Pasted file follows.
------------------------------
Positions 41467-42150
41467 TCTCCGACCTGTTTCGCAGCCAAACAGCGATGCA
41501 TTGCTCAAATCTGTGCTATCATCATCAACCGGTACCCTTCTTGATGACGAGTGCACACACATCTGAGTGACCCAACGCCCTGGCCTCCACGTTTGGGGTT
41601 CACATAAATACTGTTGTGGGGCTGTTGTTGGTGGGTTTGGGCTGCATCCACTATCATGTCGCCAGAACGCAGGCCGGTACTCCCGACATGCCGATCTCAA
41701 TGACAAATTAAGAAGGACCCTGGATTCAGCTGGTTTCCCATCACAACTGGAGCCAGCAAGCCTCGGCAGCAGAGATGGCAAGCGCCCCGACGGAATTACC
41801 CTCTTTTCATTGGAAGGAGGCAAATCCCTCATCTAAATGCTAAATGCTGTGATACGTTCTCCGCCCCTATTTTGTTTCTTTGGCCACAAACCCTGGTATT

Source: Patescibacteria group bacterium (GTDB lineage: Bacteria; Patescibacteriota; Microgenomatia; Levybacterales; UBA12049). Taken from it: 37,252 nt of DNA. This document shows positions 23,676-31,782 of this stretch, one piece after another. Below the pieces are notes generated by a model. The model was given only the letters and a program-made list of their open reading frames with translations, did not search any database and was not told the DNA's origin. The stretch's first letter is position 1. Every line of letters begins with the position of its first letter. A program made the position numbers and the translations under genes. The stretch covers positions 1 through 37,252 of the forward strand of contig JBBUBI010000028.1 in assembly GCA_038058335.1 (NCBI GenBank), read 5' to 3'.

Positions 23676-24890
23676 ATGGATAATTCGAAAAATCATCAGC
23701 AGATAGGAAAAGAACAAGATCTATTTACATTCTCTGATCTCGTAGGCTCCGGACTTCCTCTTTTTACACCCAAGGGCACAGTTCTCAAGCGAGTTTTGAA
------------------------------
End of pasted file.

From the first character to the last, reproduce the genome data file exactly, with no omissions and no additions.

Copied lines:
Positions 41467-42150
41467 TCTCCGACCTGTTTCGCAGCCAAACAGCGATGCA
41501 TTGCTCAAATCTGTGCTATCATCATCAACCGGTACCCTTCTTGATGACGAGTGCACACACATCTGAGTGACCCAACGCCCTGGCCTCCACGTTTGGGGTT
41601 CACATAAATACTGTTGTGGGGCTGTTGTTGGTGGGTTTGGGCTGCATCCACTATCATGTCGCCAGAACGCAGGCCGGTACTCCCGACATGCCGATCTCAA
41701 TGACAAATTAAGAAGGACCCTGGATTCAGCTGGTTTCCCATCACAACTGGAGCCAGCAAGCCTCGGCAGCAGAGATGGCAAGCGCCCCGACGGAATTACC
41801 CTCTTTTCATTGGAAGGAGGCAAATCCCTCATCTAAATGCTAAATGCTGTGATACGTTCTCCGCCCCTATTTTGTTTCTTTGGCCACAAACCCTGGTATT

Source: Patescibacteria group bacterium (GTDB lineage: Bacteria; Patescibacteriota; Microgenomatia; Levybacterales; UBA12049). Taken from it: 37,252 nt of DNA. This document shows positions 23,676-31,782 of this stretch, one piece after another. Below the pieces are notes generated by a model. The model was given only the letters and a program-made list of their open reading frames with translations, did not search any database and was not told the DNA's origin. The stretch's first letter is position 1. Every line of letters begins with the position of its first letter. A program made the position numbers and the translations under genes. The stretch covers positions 1 through 37,252 of the forward strand of contig JBBUBI010000028.1 in assembly GCA_038058335.1 (NCBI GenBank), read 5' to 3'.

Positions 23676-24890
23676 ATGGATAATTCGAAAAATCATCAGC
23701 AGATAGGAAAAGAACAAGATCTATTTACATTCTCTGATCTCGTAGGCTCCGGACTTCCTCTTTTTACACCCAAGGGCACAGTTCTCAAGCGAGTTTTGAA